Japan and the Republic of Korea (South Korea henceforth) have highly developed mobile and broadband Internet infrastructures and enthusiastic, innovative mobile media cultures. Japan pioneered new forms of communication and entertainment, and Japanese society still produces startling innovations in the use of technology, for example, using robots as surrogate pets and as nursing attendants. South Korea has more recently overtaken Japan and everyone else to enjoy the world’s best Internet servi...

Feature Article

The Mongolian World Empire: Does It Matter?

I teach a variety of Asian civilization courses, and when we come to the Mongol world empire, students invariably question my credibility. “Pax Mongolica?” they say. “Mongolian Peace? Are you nuts?” “Well, yes,” I am forced to admit, “but not right now and not about this.” When I poll the students about their knowledge of Chinggis Khan (a.k.a Genghis Khan), without exception they report that he was the most irredeemably destructive conqueror of all time. “That’s because all t...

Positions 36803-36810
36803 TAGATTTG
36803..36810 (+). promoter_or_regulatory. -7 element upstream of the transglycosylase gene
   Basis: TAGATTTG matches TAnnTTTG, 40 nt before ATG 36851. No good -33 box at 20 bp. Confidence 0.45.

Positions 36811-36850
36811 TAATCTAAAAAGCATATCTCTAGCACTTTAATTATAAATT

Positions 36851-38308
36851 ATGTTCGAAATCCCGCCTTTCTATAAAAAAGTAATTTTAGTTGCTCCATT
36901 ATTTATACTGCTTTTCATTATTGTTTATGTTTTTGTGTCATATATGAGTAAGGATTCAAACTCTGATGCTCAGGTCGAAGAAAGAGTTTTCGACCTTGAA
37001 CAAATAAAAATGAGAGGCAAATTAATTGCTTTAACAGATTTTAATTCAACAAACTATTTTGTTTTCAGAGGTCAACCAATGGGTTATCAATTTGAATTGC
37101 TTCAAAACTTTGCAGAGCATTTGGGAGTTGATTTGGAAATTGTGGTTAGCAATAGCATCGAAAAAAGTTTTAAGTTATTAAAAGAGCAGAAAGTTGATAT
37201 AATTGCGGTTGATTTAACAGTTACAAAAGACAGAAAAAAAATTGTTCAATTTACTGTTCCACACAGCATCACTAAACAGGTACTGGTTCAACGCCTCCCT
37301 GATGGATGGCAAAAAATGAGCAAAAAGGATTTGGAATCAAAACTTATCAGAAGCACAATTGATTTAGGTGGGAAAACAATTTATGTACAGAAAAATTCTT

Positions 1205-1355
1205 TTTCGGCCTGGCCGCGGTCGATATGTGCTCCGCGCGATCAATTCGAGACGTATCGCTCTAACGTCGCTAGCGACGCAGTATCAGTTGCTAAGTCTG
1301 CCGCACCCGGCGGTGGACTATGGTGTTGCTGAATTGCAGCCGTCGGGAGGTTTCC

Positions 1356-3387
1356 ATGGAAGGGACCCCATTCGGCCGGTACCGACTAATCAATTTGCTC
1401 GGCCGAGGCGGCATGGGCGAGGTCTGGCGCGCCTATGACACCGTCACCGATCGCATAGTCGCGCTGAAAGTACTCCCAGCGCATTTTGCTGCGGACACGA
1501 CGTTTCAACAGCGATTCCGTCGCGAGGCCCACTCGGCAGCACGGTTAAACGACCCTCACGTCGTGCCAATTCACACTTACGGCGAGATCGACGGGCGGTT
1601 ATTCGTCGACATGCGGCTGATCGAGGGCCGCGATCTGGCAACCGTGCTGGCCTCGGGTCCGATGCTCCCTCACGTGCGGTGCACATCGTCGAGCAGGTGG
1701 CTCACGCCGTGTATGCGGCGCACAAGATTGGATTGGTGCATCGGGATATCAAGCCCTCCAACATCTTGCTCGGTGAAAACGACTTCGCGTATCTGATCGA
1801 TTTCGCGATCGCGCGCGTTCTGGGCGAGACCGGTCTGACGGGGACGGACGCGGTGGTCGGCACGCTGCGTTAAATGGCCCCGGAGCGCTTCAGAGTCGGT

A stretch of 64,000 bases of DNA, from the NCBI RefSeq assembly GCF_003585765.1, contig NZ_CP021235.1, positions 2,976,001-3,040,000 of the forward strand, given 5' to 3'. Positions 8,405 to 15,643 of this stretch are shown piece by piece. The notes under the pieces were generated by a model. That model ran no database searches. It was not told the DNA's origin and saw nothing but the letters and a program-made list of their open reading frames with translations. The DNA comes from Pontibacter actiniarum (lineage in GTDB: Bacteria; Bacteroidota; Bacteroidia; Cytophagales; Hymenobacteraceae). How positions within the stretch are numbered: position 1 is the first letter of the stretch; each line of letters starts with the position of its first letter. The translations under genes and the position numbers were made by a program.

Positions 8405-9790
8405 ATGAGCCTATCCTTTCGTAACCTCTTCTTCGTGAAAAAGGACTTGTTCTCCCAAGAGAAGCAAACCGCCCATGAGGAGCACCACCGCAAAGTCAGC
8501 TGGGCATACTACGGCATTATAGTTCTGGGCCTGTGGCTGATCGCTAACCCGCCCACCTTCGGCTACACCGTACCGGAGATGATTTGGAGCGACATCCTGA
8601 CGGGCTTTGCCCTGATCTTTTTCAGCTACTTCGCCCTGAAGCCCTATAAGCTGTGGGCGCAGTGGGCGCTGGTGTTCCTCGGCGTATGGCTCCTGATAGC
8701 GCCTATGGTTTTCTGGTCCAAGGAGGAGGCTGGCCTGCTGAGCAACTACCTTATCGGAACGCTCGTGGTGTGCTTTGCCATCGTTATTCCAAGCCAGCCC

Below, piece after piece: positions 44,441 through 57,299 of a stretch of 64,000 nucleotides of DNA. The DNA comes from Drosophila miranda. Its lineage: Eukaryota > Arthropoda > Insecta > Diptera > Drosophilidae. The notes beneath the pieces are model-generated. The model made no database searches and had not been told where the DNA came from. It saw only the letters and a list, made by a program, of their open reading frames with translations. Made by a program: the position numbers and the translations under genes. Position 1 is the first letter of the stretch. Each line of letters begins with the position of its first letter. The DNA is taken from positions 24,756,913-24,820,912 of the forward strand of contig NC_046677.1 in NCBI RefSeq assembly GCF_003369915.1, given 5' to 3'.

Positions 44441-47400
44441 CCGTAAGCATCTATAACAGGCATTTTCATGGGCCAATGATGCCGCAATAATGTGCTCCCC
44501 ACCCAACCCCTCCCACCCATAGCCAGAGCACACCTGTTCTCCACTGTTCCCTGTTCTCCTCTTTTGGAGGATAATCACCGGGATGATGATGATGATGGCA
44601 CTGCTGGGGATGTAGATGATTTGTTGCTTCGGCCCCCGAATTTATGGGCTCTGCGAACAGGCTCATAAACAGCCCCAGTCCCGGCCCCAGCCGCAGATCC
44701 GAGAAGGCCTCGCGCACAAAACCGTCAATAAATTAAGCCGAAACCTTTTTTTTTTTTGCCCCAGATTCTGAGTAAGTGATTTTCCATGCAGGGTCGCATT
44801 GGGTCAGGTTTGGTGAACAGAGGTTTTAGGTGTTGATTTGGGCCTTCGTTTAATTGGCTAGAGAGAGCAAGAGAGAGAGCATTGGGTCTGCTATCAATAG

Book Review Essay, Resources

Bing: From Farmer’s Son to Magistrate in Han China

In a recently published study, Paul R. Goldin takes stock of the advances and limitations of the study of early China in Canada and the United States. Acknowledging the seminal contributions of earlier scholars in the field, he also points out liabilities that arise from the way in which North American scholars have shaped our understanding of early Chinese culture. Especially misleading, according to Goldin, is the widespread notion that “there was no room in early China for named individual ...

Book Review, Resources

Bhutan: Hidden Lands of Happiness

This large, heavily illustrated book is suitable for a school library collection, supplementing others on Bhutan. Through his photographs and narrative, John Wehrheim presents his personal interpretation of the country based on numerous trips taken over several decades. His presentation pitches Bhutan as the “Exotic Other,” illustrated by photos taken on his trips that carry out the theme that this would be a cool place (in more ways than one) for a special holiday. The Association of Bhutan...